The FCC yesterday issued an order imposing a $2.25 Million fine on a set of companies that operated a system that retransmitted TV signals to households in large housing units in the Houston area.  The system had paid retransmission consent fees to the TV stations, then stopped doing so, claiming that it was changing so as to operate as a Master Antenna Television System (MATV).  MATV systems are exempt from paying retransmission consent fees under certain defined circumstances.  This exemption was adopted for apartment complexes and other large residential dwelling units to allow residents to receive over-the-air television so as to not force all of the residents to have an antenna in their own residential units, which might not be feasible or optimal for TV reception.  The problem in yesterday’s case, according to the FCC decision, was that this company did not in fact act as an MATV system, but instead continued to deliver its programming to the dwelling units by means of its fiber connection to a single headend, where TV programs were bundled with traditional cable network programming.  According to the decision, the system continued to transmit TV signals through its fiber network for as much as 208 days after the expiration of the retransmission consent agreements with the TV stations whose signals it was carrying.

FCC rules require that cable systems and other MVPDs (multichannel video programming distributors) receive the consent of TV stations before retransmitting their signals.  The exception for MATV systems is a limited one. It provides that the signals of TV stations be made available to the residents of the dwelling units that are served “without charge and at the subscribers (sic) option” and that the receiving device be either owned by the subscriber or building owner, or “available for their purchase upon the termination of service.”  The Commission further faulted the service for apparently having continued to deliver TV programming to subscribers by its fiber service from its headend, even after installing master antennas at the buildings in which the subscribers lived.  Simply having the antennas available was not enough to excuse the system from the retransmission consent obligations when the actual signals were sent by fiber.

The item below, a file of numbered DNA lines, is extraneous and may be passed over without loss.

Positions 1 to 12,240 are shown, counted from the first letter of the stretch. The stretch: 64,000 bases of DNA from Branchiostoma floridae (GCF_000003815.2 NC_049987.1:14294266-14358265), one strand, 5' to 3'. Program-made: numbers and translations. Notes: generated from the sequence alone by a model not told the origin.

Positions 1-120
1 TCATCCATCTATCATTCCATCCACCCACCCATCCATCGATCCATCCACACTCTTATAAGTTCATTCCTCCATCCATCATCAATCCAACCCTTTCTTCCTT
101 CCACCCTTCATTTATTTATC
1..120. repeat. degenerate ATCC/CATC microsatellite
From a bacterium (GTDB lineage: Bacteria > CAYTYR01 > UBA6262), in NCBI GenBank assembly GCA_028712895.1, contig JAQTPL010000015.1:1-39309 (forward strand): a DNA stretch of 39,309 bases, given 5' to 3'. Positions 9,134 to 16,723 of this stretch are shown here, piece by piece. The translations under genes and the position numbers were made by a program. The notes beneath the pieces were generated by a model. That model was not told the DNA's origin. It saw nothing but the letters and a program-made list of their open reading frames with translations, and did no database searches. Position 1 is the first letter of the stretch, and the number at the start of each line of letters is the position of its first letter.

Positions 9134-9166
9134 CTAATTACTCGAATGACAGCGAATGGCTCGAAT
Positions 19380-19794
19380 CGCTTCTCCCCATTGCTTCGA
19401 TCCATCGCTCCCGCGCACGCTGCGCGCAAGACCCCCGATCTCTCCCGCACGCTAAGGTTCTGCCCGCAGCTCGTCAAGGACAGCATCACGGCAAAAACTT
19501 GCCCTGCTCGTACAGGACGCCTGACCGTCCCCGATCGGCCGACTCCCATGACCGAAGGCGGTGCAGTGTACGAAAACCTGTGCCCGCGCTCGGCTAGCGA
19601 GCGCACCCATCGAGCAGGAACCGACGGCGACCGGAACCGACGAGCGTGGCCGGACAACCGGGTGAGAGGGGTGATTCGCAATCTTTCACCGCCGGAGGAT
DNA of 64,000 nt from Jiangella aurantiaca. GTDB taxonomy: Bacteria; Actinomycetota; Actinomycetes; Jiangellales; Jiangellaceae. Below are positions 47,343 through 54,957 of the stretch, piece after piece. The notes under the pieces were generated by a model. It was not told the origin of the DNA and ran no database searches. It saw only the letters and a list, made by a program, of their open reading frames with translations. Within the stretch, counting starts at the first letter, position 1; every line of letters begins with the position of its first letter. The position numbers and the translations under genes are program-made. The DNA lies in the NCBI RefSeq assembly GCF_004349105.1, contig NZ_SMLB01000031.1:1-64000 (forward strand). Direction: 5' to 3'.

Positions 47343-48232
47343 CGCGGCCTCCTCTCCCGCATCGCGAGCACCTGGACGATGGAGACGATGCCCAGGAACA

In an argument reminiscent of the Aereo case, the service had also argued that its technology exempted it from having to pay retransmission consent fees.  The Commission rejected the argument that the fiber system did not transmit the “signals” of the TV stations.  The service contended that the fiber simply transmits light, not signals.  The Commission concluded that it is the content, not the form of that content, which comprises the “signal” for which consent is necessary.

The fine was computed by multiplying the $7000 base fine for retransmitting a signal without consent times the number of days that the retransmission occurred in the last year, times the number of stations involved – reaching a total of $16,425,000 – and then adjusting it down (“notwithstanding the presence of aggravating factors”) to the $2.25 Million figure based on the relatively small size of the companies involved.  The large fine, and the FCC’s rejection of various arguments by the operator who sought a reduction in the amount of the fine, demonstrates the degree of concern about these violations expressed by the FCC.  As in Aereo, it also demonstrates that TV operators are serious in enforcing their rights when subscription systems try to make money off of their signals without paying for the rights to retransmit those signals.